Bringing a product to market:  Phase Two

Bringing a product to market: Phase Two

The packaging needed to be unique and recycleable.  I did not want plastic because salt absorbs moisture and if sitting in the sun at a market all day, I was concerned about plastic leaching into the contents - BPA free or not.  I also wanted packaging that was see-through, so everyone could see the vibrant color of the salt.  I was coming up short as all the jars I was looking at were either sold in enourmous quantities or were just too expensive once the shipping was included.  I was told to look in the craft stores, like AC Moore and Michaels.  If I found something I liked, I could order it through the store and save on the shipping!  Awesome!  Packaging done.

I must admit that at this stage I was completely overwhelmed.  I would start to research one thing which lead to another thing which then lead to another.  There was so much to do and I did not have a clue as to which one to takle first.  After a few days of spinning, I realized that I needed to focus on getting the product ready to sell at the Farmers’ Market and with the outdoor seasoning coming to a close, I needed to see if I could get into the last few markets before the winter season.  This put a deadline on things, so I put blinders on and focused on what I needed to do in order to sell my first jar at the market.  Now I could concentrate on the tasks and not get as distracted about all the bigger stuff that I could safely set aside for the moment. 

But I need a license to make the product at home, don’t I?  Yes.  I got in touch with The Department of Agriculture and Markets and applied for a home processors' license.  I have well water in my home and needed to have a water test done to check for coliform before applying.  Phew, it all came back negative.  I am lucky in my choice of product because I fell under the “Cottage Food Law”.  Not all foods do.  If you have a food that does not fall into the cottage food law, then processing cannot be done in your home and must be done in a professional kitchen and or processing center and that is big bucks.  Really, nothing is cheap in the food industry, but having a home processing license, at least in the starting of your food business, saves an enourmous amount of cash.  There are downsides through.  For instance, in the state of NY, I cannot sell my product to any other state and I cannot sell online.  At least not until I move my processing to a professional organization.  For the moment, I think that concentrating on the state of NY will keep me pretty busy for quite a while.  It’s when space runs out in my home due to storage, that’s when I’ll think about making the next step.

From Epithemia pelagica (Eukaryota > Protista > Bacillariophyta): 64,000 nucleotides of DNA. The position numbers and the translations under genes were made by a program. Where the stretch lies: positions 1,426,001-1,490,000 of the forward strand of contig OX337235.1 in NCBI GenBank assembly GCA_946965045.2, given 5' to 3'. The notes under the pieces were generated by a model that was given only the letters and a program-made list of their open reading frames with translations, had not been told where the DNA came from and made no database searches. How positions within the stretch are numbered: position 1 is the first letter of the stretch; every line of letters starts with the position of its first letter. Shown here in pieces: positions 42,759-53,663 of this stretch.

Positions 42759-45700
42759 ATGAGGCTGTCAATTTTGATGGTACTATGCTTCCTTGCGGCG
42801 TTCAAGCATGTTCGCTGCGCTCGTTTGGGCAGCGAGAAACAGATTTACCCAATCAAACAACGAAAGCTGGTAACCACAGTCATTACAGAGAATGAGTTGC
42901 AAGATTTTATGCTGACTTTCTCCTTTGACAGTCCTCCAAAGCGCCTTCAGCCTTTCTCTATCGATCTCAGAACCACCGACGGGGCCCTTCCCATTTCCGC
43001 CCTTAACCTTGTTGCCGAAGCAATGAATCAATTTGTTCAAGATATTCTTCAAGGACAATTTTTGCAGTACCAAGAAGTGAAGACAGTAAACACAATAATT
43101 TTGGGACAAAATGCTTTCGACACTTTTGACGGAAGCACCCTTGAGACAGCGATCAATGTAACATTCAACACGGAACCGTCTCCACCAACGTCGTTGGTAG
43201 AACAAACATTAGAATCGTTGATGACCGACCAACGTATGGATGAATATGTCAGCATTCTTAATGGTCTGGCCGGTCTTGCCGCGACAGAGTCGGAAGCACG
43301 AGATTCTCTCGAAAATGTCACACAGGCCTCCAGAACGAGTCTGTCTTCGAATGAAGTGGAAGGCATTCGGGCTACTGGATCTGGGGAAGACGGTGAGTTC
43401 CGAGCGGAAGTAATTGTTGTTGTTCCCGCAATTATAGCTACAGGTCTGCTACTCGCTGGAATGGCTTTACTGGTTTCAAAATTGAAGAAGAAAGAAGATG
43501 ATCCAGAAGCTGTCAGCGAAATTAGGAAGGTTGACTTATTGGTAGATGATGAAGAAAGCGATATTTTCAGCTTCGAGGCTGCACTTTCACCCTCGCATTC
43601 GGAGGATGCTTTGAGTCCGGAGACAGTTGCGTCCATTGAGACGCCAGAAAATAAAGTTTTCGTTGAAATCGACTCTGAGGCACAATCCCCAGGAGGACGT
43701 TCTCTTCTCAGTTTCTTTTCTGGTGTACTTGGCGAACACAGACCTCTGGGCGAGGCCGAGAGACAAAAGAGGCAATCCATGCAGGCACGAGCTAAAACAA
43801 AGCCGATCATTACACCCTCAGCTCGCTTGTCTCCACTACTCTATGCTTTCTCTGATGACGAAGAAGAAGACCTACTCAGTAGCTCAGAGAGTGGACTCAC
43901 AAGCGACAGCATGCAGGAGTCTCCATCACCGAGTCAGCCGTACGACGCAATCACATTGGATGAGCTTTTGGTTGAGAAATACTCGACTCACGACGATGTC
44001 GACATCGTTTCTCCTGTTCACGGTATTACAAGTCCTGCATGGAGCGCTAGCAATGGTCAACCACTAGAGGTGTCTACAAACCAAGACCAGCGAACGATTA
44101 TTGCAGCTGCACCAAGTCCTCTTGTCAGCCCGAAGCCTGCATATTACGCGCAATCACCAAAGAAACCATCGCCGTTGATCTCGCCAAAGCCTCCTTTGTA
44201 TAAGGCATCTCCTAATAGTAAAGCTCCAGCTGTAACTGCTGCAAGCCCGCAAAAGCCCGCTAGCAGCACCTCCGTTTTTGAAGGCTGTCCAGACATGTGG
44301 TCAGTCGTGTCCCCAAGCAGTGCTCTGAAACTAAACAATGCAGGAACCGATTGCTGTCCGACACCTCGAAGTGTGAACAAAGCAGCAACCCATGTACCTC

Now the fun part . . . design and branding.  I am pretty lucky to know some amazing people who are quite talented in what they do.  Margarita Rudnik of Dtour Design did my logo for my personal chef company, Simple Earth Cuisine, many moons ago and I hired her again to do my logo for Wild Sea Salt.  I was tossed into the whole “how to package a product to sell” arena.  There is an emense amount of information about this on the internet.  It is truly daunting.  Although salt seasoning does not require a complex nutritional label, I did want to have vitamins and minerals listed on mine.  I found a great resource in Recipal.  This is a subscription based website that makes the process so easy.  Customer service is outstanding and the owner, Lev, is available to answer questions and help you every step of the way.  

I did some literal cut and paste with real sissors, real paper and colored pens/pencils to figure out the size and details of the labels.  I guess I’m just old school, but I’m a visual person with very little technical skills, so I get by any way I can.  Now I had the cut and paste, but how do I upload it to the computer?  Margarita, help!  Dtour Design did it again.  She took the information and plunked it into her design program.  That was a great resource worth every penny!

Oh, and while all of this was happening, I also should mention that I was pitching my product to all the best Farmers’ Markets in the area to see if I could sell there.  Criteria for the markets is limiting, but I find that to be a good thing.  Many want vendors with products that are local to a range of 200 miles, others want vendors who make their products themselves or have a very unique product that the customer range would want.  I fell into the last two catagories.  My first market of acceptance was Nyack.  I am shooting for Irvington, Hastings or Chappaqua too.  I know I need to have my product at the Farmers’ Markets for many reasons.  One, I want to build a relationship with my clientel.  They need to know who is behind this product and what my ethics are.  I want to learn about them and their needs and how my products can be of service to them now and in the future.  Also, the markets are a great place to fix any mistakes that I may have made.  Either with the packaging, the product or concept.  People are very forward with opinions and I love to hear feedback - either positive or negative.  Feedback is how I can learn and grow.

Excited about the ending?  Contine reading “bringing a product to market":  Phase Three.

© Wild Sea Salt established August 2015